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Born today in 1739: Writer and economist Pierre Samuel du Pont de Nemours


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Newt Gingrich’s secular delights

I have a feeling this entry will be lucky to enjoy the shelf life of a banana, but here goes.

LATE UPDATE (July 18): I stand corrected.

As a bit of background for our non-US visitors and others disinclined to pay much heed to Sunday morning talk shows or political scuttlebutt in general, the following has recently been disclosed: Former Speaker of the House of Representatives Newt Gingrich, whose career nowadays mainly consists of promoting himself and periodically threatening to run for president, has at one time or another carried an approximate $500,000 balance on his revolving account with the swank jewelry retailer Tiffany & Company. Not to mention, at times, up to $50,000 on his American Express card.

There’s certainly nothing wrong in principle with living large if one is fortunate enough to aspire to such things. Heck, we’d all like to. But the embarrassment for Gingrich in particular is how remarkably these sybaritic hankerings contradict his longstanding diatribes against “the elites” and against all things secular, his general sanctimony about out-of-control spending, and his professed 24/7 dedication to the common workaday folk.

Now if the Gingriches should eventually tire of Tiffany’s offerings — or barring that, should we spontaneously warp into a parallel though still similarly Gingrich-bedeviled universe — here are some attractive alternatives for their half-million-dollar discretionary budget:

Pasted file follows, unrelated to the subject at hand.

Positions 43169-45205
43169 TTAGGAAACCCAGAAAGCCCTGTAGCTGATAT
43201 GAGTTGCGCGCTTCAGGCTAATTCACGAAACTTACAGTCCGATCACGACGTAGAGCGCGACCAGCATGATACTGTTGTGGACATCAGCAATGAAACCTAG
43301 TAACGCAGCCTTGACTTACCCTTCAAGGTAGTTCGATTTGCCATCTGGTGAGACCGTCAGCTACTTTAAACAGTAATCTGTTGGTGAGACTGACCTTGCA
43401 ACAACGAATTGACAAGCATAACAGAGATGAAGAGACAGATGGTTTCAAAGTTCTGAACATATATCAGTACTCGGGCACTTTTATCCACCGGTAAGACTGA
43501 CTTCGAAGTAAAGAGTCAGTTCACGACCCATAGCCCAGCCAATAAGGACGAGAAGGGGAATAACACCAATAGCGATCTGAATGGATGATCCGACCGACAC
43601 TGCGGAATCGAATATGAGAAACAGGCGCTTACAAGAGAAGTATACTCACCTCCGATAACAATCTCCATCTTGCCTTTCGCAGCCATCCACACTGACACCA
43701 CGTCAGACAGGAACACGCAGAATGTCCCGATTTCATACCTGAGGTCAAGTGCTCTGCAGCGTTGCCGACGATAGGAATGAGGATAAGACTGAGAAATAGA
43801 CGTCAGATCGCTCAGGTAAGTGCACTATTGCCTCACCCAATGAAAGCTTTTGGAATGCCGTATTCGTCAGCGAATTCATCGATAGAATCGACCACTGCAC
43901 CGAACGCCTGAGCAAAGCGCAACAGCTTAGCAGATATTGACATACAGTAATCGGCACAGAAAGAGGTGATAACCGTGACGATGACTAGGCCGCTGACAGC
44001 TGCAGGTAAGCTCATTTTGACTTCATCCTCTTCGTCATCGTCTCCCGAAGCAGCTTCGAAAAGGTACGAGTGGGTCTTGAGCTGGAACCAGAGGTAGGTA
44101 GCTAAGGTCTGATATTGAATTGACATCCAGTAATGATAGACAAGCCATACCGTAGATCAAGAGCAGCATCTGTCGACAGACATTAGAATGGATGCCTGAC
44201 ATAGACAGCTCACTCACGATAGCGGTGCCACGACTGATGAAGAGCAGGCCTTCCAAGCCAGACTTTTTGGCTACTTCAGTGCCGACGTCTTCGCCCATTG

Gingrich Champagne
For one thing, maybe he and Callista could use some Champagne. Let’s suggest a Louis Roederer Cristal Brut 1990, Millennium 2000. At roughly $18,000 for a 6-liter Methuselah bottle, $500,000 would buy* 28 of those.

Gingrich Krugerrands
A South African Krugerrand holds one troy ounce of gold. But let’s not settle for those ordinary, scratchy old Krugerrands. The proof editions are individually struck with impeccable mirror-like surfaces and reeding (that set of closely spaced notches around the edge) that’s twice as fine, scrutinized for flaws, and handled only with gloved hands. Darn, they practically glow in the dark. As of this writing, his for around $2000 each; half a million gets him 250.

Gingrich Coffee
As a third choice, no late-night strategy sessions with Ralph Reed and Randy Evans would be complete without the very best coffee. That would be have to be Kopi Luwak — famous for its intimate but most essential pre-roast association with the Asian Palm Civet.

I understand the University of Florida has invented a way to cut the furry helpers out of the process, but nothing can be as good as the real thing. At about $320 per pound for one of the more interestingly named brands of Kopi Luwak, Newt’s $500,000 would stock his pantry with about 1500 of them.

* At least theoretically, since in reality they’re only auctioned off one at a time.

An Ambien®-proof CAPTCHA?

You know those wonky alphanumeric bitmaps that websites challenge you with to assure themselves you’re not an automated email-harvester, spambot, or some other soulless cyber-riffraff?

Well, for certain applications maybe someone could carry this concept a bit further so that you can protect yourself from emailing, twittering, or Facebook-updating anything you might regret later owing to any inhibition-numbing substances you might have consumed. Alcohol and/or cannabis, of course, but far more insidiously that sleep-inducing wonder pill Ambien [Zolpidem].

Go Fish

It’s just amazing what sorts of creative somnambulant misadventures people can get into after a little Ambien if they don’t hit the hay immediately afterwords, and — due to something called retrograde amnesia — how little they remember about it the next day.

Go Fish

These wouldn’t be impossible to solve, just troubling enough to require a touch of reasonably nimble web surfing. Better safe than sorry? I luuuuuv ya, man.